This article originally appeared on Forbes. The original article can be found at: click here
Picture this: Your spouse’s small business goes bankrupt, and your spouse along with it. (Or worse: You go bankrupt, and you have to tell your spouse about it.) You hang on to the house and some other assets that are in your name, but even so, your financial picture isn’t pretty. The sizeable tax refund you receive is more than happily received — it’s a lifeline.
Then an overzealous bankruptcy trustee tries to take it away.
That’s exactly the situation a client of mine was in recently. When they called me, they thought they had already lost. What happened next shows how important it is for business owners to know and advocate for their rights, and how helpful an experienced bankruptcy lawyer can be.
Federal Bankruptcy Law Protects A Spouse’s Assets
Crucial to this case was understanding the difference between the debtor spouse’s obligations during bankruptcy and the voluntary contributions a non-debtor spouse may have made to the bankruptcy plan. In other words, the spouse who goes bankrupt may be required to fork over their entire tax refund (if they haven’t properly separated their personal assets from the finances of their bankrupt business), but the spouse who isn’t bankrupt gets to keep theirs.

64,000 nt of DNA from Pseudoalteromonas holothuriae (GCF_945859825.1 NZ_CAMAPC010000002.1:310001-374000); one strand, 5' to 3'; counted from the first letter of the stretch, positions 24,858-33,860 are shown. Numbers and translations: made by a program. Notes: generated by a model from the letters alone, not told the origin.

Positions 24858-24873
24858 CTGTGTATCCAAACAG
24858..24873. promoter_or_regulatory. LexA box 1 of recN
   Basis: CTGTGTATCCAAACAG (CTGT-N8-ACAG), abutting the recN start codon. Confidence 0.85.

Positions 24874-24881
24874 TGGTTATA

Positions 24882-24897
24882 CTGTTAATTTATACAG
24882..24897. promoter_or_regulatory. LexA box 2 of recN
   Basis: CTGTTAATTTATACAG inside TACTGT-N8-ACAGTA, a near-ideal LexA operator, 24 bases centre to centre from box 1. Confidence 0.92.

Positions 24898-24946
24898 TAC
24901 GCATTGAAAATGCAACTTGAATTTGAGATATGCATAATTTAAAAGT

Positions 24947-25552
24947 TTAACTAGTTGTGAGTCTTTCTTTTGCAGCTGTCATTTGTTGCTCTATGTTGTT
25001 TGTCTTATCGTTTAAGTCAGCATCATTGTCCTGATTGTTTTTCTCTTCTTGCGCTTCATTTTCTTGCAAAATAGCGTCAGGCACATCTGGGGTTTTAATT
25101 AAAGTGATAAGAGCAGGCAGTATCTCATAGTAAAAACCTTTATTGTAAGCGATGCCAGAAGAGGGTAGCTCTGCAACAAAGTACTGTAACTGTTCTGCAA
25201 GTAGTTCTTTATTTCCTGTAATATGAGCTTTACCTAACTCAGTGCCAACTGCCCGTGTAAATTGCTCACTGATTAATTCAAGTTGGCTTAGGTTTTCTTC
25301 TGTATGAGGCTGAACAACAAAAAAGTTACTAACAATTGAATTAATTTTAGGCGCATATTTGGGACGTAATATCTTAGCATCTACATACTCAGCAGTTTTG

For married couples filing a joint federal tax return, this means the non-bankrupt spouse gets to keep 50% of the total refund.
This is true no matter what proportion of income each spouse earned. Even if the non-debtor spouse earned no income at all during a given year, they’re entitled to half the refund from a joint return.
In my client’s case, Mr. B went bankrupt, along with his business, but Mrs. B didn’t. Mrs. B did, however, agree to contribute her income to Mr. B’s bankruptcy plan — a decision that was 100% voluntary. Bankruptcy is one of the most stressful events a marriage can undergo. Mrs. B wanted to help her husband move past his bankruptcy, which is a natural inclination the law ought to reward, not punish.